Character Analysis Alfred Brooks


Alfred Brooks is a black seventeen-year-old high school dropout who lives with his Aunt Pearl and her three daughters in Harlem. His father deserted the family when Alfred was ten years old; his mother died when he was thirteen. Alfred's story parallels the major theme of the novel, which is stated most poignantly by the fight manager, Mr. Donatelli, near the end of Chapter 3, in his speech that begins, "You have to start by wanting to be a contender." A contender is, first and foremost, a man, an adult. For the true contender, the journey is more important than the arrival. Donatelli tells Alfred that a contender is willing to pay the price. He will "sweat and bleed" to get as high as his talent, courage, and character will take him. Of course, Donatelli is speaking about life as well as boxing.

Although he has dropped out of high school, Alfred has accepted responsibility in life. Unlike James and the gang members, he has a job. Aunt Pearl praises him for that and says that she will not treat him like a little boy. But this is a "coming of age" story. At the beginning of the novel, Alfred only dreams of a life as an adult. Part of that dream is to transcend the repressive atmosphere of the mean streets of Harlem. The novel tells the story of how he achieves his dream.

Henry, a physically disabled acquaintance who aspires to become a fight manager, urges Alfred to visit Donatelli's Gym, which is famous for having trained several boxing champions. Alfred's climb up the staircase to the gym is symbolic; he is beginning his climb toward maturity. At the gym, he meets Donatelli, a wise mentor. The manager tells Alfred that nothing is promised. He should be sure that he wants to make a real effort; quitting is worse than never starting at all. Something in Alfred wants to succeed, so he begins training.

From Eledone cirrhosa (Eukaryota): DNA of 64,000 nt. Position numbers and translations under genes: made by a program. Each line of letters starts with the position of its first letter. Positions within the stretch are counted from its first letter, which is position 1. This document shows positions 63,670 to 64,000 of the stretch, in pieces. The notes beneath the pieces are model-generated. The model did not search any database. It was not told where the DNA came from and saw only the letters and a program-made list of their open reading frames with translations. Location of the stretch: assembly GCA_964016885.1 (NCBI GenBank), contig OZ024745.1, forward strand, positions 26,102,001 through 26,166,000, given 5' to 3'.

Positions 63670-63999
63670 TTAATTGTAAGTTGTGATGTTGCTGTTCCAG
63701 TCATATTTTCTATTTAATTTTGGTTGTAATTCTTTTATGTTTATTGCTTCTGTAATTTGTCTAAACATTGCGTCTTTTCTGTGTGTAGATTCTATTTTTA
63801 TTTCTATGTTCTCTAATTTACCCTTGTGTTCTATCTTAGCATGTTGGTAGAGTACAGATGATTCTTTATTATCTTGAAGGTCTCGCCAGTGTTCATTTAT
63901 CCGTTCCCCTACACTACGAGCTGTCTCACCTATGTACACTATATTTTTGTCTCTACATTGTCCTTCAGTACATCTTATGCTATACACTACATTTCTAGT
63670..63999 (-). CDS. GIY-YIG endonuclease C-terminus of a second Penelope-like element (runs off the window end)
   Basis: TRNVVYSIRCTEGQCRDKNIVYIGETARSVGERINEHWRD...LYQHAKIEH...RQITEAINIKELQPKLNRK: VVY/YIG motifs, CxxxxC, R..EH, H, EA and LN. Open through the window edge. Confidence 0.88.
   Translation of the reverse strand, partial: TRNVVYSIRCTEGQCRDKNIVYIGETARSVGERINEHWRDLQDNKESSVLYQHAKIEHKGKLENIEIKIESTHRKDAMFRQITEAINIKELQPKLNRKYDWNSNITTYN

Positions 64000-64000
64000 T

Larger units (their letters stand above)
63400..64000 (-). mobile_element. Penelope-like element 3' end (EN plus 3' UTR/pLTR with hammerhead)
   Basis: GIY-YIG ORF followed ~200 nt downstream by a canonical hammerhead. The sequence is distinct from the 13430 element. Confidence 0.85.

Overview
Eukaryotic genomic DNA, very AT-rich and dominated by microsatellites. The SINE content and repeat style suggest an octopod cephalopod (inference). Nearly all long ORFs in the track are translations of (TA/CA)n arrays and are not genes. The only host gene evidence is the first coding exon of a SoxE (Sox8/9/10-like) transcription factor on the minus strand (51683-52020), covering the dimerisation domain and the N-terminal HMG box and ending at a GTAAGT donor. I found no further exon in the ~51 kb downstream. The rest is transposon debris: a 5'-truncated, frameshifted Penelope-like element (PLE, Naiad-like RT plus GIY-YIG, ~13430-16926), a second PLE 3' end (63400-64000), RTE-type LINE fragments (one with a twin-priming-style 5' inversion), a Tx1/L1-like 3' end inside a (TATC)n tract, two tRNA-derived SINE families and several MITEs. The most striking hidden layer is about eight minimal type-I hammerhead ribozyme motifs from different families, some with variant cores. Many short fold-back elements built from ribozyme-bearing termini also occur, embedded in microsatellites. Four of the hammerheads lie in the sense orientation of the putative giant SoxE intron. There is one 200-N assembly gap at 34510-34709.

Becoming a contender is more difficult and tedious than Alfred imagined. Discouraged and frustrated, he attends a Friday night party at the neighborhood street gang's hangout, a basement clubroom. Allowing the gang's leader, Major, to influence him, Alfred spends much of the night drinking and smoking marijuana. Sunday morning, he accompanies the gang to Coney Island in a stolen car and spends most of the day running, alone, from the police. He decides to quit training.

While cleaning out his locker at the gym two nights later, Alfred experiences a kind of epiphany, a moment of clarity or self-awareness. Speaking with Mr. Donatelli, he begins to wonder if he ever could have made it as a contender. He realizes that he must try.

After more training, Alfred is allowed to spar and finally to have his first amateur fight. His opponent is another lightweight named Rivera, a powerful but relatively immobile puncher. Alfred does well, as long as he follows Donatelli's advice to "stick and run." When he disregards Donatelli's advice, he ends up on his back. Alfred wins the fight, but he still has a long way to go to accomplish his goal of being a contender.

Griffin, Alfred's second opponent, is quick but not much of a puncher. Following Donatelli's instructions, Alfred attacks, pressuring the weaker man. Nevertheless, Griffin is more skillful and wins until Alfred catches him with a tremendous hook in the last round. Griffin is knocked out; he lies twitching on the canvas. Alfred fears that he has killed him.

Alfred's next fight is a draw because he is reluctant to attack the opponent, afraid that he may seriously injure him, too. Donatelli asks him to retire, but Alfred recalls the manager's words about becoming a contender. He must finish what he has started. Although he loses his final bout, Alfred fights with all he has. He goes the distance.

At the end of the novel, Alfred wants to finish high school and work with youngsters in the community, passing on some of Donatelli's wisdom. He is able to use his newly found maturity in rescuing his best friend, James.